Clams Casino: 'Instrumental Mixtape'

Clams Casino

Instrumental Mixtape (Self-released)

What a mind-blower. Hunt up Lil B the Based God's "Motivation" and nod your head to the dramatic beat with the ethereal synths and eerie vocal samples that cut B's visceral spitting. Now Google "clams casino instrumental mixtape," download the file, and listen to the instrumental of "Motivation" in the context of an album-length swath of like-minded cuts from the New Jersey twentysomething dude behind such distinctive beats for Lil B, Soulja Boy, and more. Not only does "Motivation" stand on its own as a sweeping slice of ghostly funk, it settles effortlessly into the flow of a release with the uncanny impact and enigmatic appeal of Burial's debut dubstep game-changer.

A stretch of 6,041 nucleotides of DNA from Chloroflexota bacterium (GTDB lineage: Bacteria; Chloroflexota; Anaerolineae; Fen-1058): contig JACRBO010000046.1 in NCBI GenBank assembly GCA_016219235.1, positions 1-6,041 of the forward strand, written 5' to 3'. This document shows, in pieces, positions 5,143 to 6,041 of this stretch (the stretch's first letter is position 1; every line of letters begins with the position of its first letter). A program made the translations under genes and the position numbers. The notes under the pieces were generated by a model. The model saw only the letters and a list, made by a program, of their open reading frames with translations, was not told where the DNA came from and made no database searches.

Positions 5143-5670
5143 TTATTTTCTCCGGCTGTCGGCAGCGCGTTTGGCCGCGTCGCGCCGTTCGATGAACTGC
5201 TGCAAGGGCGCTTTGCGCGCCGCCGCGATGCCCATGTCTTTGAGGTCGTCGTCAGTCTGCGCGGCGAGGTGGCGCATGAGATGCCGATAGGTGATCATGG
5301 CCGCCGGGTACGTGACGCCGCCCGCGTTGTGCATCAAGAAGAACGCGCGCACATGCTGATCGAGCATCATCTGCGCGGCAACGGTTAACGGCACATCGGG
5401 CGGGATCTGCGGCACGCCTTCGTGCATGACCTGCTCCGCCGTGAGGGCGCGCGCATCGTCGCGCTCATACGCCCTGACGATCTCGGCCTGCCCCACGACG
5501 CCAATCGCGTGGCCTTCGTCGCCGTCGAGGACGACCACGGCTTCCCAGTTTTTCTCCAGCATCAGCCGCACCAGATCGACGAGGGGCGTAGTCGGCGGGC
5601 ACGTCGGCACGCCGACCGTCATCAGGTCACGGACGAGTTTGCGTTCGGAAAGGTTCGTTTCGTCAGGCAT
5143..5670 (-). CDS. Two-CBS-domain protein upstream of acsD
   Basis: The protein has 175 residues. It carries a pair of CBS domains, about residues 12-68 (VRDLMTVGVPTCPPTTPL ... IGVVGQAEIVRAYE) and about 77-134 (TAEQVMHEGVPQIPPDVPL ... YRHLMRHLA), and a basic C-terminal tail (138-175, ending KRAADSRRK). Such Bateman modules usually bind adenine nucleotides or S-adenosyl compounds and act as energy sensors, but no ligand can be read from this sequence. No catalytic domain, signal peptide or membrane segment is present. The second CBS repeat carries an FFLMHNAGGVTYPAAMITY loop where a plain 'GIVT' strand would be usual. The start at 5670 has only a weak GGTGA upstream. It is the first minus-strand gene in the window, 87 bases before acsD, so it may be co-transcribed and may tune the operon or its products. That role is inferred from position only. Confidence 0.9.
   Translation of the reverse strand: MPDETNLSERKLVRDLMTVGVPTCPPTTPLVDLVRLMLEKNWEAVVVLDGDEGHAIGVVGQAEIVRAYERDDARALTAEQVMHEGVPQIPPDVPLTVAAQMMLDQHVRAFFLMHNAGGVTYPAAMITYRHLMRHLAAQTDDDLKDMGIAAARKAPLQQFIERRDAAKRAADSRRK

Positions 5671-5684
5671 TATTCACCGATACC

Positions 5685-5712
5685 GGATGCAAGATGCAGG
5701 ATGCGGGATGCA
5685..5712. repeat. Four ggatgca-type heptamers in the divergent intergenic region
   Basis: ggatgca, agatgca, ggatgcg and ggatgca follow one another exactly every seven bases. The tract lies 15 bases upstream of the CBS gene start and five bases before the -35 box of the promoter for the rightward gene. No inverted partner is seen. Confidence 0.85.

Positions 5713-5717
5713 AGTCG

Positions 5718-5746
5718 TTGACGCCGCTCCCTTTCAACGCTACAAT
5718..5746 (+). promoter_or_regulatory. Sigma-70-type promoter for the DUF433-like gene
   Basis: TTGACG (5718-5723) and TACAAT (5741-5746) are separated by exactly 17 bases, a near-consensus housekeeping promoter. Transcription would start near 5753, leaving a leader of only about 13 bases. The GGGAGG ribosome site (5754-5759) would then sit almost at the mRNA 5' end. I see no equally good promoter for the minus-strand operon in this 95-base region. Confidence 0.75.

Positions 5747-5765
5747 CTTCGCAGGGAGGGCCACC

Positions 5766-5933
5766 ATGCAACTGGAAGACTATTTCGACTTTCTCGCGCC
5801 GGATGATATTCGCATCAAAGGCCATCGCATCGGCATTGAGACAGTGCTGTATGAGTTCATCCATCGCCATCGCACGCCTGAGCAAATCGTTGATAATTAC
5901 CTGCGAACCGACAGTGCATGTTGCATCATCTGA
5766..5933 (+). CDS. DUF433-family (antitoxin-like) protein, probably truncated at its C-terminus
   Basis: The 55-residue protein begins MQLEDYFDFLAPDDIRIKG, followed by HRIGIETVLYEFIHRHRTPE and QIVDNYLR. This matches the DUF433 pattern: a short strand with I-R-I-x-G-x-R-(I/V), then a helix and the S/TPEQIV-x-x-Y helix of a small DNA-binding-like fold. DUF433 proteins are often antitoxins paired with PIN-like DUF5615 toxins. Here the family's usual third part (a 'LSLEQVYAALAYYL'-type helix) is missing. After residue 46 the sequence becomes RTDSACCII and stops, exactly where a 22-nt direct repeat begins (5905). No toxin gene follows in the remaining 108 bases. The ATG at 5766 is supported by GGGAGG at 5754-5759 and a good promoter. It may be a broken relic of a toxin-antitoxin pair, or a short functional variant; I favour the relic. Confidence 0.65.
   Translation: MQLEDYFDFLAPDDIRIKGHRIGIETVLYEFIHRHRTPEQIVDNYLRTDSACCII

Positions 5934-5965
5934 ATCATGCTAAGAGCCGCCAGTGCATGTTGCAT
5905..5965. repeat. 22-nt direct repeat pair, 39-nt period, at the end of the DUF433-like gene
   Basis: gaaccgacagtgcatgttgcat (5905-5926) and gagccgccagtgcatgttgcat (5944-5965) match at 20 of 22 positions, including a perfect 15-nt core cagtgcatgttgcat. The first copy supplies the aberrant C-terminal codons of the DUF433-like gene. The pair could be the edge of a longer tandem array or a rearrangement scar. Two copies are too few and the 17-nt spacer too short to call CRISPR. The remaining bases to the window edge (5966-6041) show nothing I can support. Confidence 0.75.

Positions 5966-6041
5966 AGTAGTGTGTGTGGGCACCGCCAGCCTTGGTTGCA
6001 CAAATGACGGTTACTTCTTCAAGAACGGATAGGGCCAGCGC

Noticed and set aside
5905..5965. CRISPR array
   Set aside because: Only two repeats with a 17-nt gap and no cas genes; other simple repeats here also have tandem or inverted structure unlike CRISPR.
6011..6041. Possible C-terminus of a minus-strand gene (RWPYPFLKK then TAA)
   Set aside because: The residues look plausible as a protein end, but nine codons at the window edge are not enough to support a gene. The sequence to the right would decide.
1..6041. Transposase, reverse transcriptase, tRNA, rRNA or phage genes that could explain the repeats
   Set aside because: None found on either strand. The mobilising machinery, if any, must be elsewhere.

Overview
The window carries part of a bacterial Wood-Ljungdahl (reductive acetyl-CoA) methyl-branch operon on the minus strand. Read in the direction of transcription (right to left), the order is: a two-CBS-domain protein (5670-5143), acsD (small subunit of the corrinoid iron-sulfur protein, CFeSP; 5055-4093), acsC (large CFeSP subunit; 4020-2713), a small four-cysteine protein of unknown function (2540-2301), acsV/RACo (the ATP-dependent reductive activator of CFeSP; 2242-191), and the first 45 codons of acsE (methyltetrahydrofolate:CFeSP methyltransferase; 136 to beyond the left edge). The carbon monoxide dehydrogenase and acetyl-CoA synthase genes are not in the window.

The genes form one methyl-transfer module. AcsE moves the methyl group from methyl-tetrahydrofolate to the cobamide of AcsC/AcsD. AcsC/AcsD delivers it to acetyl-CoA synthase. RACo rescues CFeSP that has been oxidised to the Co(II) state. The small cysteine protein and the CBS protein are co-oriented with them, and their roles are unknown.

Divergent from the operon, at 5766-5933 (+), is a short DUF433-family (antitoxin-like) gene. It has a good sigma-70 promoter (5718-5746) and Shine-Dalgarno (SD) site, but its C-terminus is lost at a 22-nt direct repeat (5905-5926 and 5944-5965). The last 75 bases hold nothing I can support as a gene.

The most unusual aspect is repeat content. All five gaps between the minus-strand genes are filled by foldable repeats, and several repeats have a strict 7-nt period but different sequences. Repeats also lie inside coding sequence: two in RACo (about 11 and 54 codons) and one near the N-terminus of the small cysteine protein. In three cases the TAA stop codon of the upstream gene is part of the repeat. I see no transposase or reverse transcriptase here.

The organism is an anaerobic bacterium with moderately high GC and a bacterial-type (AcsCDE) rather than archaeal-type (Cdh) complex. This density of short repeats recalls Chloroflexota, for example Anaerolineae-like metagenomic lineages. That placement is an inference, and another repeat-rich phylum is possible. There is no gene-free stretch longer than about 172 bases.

Up front, it's worth acknowledging that this stuff is so florid in spots, so precociously gauzy, that it sometimes approaches massage-therapy soundtrack; stripped of Lil B's rhymes, the twisting, incomprehensible male vocal sample and the trip-hoppish plod of "Realist Alive" even brings to mind Enigma's BDSM-lite classic "Sadeness." And yes, there's some cognitive dissonance between listening to the simple chordal beauty and shimmering synth layer-cake of a particular track and knowing it's titled "Real Shit From a Real Nigga." But taken as a whole, on its own terms, Instrumental Mixtape outdistances its functional title. The tracks cover a lot of ground, feel-wise, from the nearly beatless "The World Needs Change," with its buried male vocal sample and trinkle-tinkle synths, to cuts such as "Brainwash by London" and "She's Hot," which are easier to picture as standard hip-hop beats tucked under a game MC. Then there are cuts like "Illest Alive," which chops up what sounds like a Björk sample and a piping synth riff to create something that doesn't sound like much else out there right now. But really, it's the way the various tracks work together in creating a mood of hazy longing that lingers more than any one individual cut, though it wouldn't be too surprising to hear "All I Need"'s vulnerable "oooh"-ed chorus, subtle sonar pings, and summer-lawn hisses bumping out of an open car window over the new few months. Well, no more surprising than this whole thing.